GE has taken quite a bit of heat for their alleged accounting irregularities surrounding their managed care insurance divisions. GE denies any wrongdoing, and Goldman Sachs agrees.
General Electric, commonly known as GE, has a very storied history, beginning all the way back in 1892. Among their founders were Thomas Edison and J.P. Morgan. Edison provided the ingenuity and Morgan provided the financing, and together with three other partners, one of the world’s most significant companies of all time was born.
GE is still well known for its use of energy, although it has branched out into a lot of different areas during its lifetime, as is common for a conglomerate of this size. One of these applications is in medical equipment, which eventually led to their offering health insurance as well.
Sometimes you get into a line of business that you come to regret, and there’s no doubt that GE’s insurance divisions have fallen upon hard times. GE lost 22.4 billion in 2018, and $6.2 billion of this came from insurance. GE has stayed the course though and committed a further $15 billion to prop up their two long-term care insurance business, although this really means covering more losses.
With the escalating costs of health care in general, and especially how much the cost of long-term health care has gone up, this is a particularly risky business indeed for insurers, even for a company as large as GE is. The effect this business has had on its bottom line lately speaks well to this.
As is the case with insurance generally, you price the risk involved based upon the best knowledge you have at the time. In the long-term care business, this means needing to predict how prices will change years in advance, because of the lag involved from when the premiums are collected and when the benefits are paid out.
When the cost of something rises this much over inflation, this is going to result in some financial shocks down the road, and when the time frame for the coverage is as long as it is with long-term care coverage, this is not a healthy combination.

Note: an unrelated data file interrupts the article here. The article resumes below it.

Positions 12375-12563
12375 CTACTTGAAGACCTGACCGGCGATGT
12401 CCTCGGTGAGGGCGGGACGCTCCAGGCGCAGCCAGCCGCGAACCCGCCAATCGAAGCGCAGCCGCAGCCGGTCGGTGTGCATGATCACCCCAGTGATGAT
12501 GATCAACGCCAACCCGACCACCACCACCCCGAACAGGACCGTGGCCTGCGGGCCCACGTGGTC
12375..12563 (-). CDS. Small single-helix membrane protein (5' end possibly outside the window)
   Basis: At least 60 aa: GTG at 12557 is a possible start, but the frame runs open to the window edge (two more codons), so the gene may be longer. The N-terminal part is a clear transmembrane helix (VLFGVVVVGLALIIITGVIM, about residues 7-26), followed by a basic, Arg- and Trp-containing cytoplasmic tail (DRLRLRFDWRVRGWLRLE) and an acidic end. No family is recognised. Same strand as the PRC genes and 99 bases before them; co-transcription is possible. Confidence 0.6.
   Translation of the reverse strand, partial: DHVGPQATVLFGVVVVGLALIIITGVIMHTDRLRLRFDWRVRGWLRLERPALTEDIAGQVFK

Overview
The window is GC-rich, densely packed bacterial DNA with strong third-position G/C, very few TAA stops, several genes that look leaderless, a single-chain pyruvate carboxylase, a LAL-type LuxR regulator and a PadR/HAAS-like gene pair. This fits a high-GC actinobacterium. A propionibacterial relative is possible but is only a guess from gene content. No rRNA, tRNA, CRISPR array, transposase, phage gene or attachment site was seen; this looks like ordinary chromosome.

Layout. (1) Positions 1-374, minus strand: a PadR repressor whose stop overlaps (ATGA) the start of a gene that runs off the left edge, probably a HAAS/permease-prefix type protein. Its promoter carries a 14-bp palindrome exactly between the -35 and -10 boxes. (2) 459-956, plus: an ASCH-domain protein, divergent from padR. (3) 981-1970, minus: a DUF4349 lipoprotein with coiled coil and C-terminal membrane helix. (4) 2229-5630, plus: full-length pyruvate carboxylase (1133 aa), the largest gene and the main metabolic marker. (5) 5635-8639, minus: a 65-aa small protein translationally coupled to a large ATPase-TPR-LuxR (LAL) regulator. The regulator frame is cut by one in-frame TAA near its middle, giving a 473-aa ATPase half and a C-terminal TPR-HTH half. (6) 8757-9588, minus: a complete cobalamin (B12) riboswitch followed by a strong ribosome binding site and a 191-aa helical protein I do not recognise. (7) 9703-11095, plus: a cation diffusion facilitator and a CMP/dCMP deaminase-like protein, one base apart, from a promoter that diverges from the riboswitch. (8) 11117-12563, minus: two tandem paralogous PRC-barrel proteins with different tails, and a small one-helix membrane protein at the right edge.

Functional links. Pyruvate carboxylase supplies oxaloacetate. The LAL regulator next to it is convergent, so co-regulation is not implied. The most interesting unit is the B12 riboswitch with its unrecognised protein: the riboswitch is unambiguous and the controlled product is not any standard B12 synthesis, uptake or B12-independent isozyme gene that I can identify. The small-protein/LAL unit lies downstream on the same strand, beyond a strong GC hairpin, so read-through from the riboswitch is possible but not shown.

GE stock has been well beaten up over the last 3 years, where it has lost 74% of its value. The market can look the other way when new companies lose money, or ones not exactly new but not so old either like Tesla, but when a company who is as big as GE is and has been around for as long as they have does this, this is not taken lightly, nor should it be.
They are at least starting to turn things around in 2019, although they still have a big cash flow problem which came in at negative one billion dollars last quarter. At least they made money though, and they are working hard on shoring up their huge business to earn the confidence of the market once again.
Being Accused of Fraud is Not What GE Needs While This Wounded
Reports that accuse them of accounting fraud are the last thing that they need to see now as they seek to rebuild, and this is something with at least the potential to cause a lot of damage to a company if found to be true.
Last Thursday, forensic accountant Harry Markopolos dropped a bomb on GE when he accused them of fraudulent accounting. GE has denied this and has called the whole episode one of “market manipulation, pure and simple.”
The main concern here is that if a company such as GE does not have the wherewithal to meet its future insurance obligations, this may leave many people who have bought insurance from them and expect to receive the benefits of it out in the cold, and people who need long-term medical care are especially not the sort that we want to do that to. Even if they do manage to pay out all the claims, this can do some significant damage to the financial health of a company.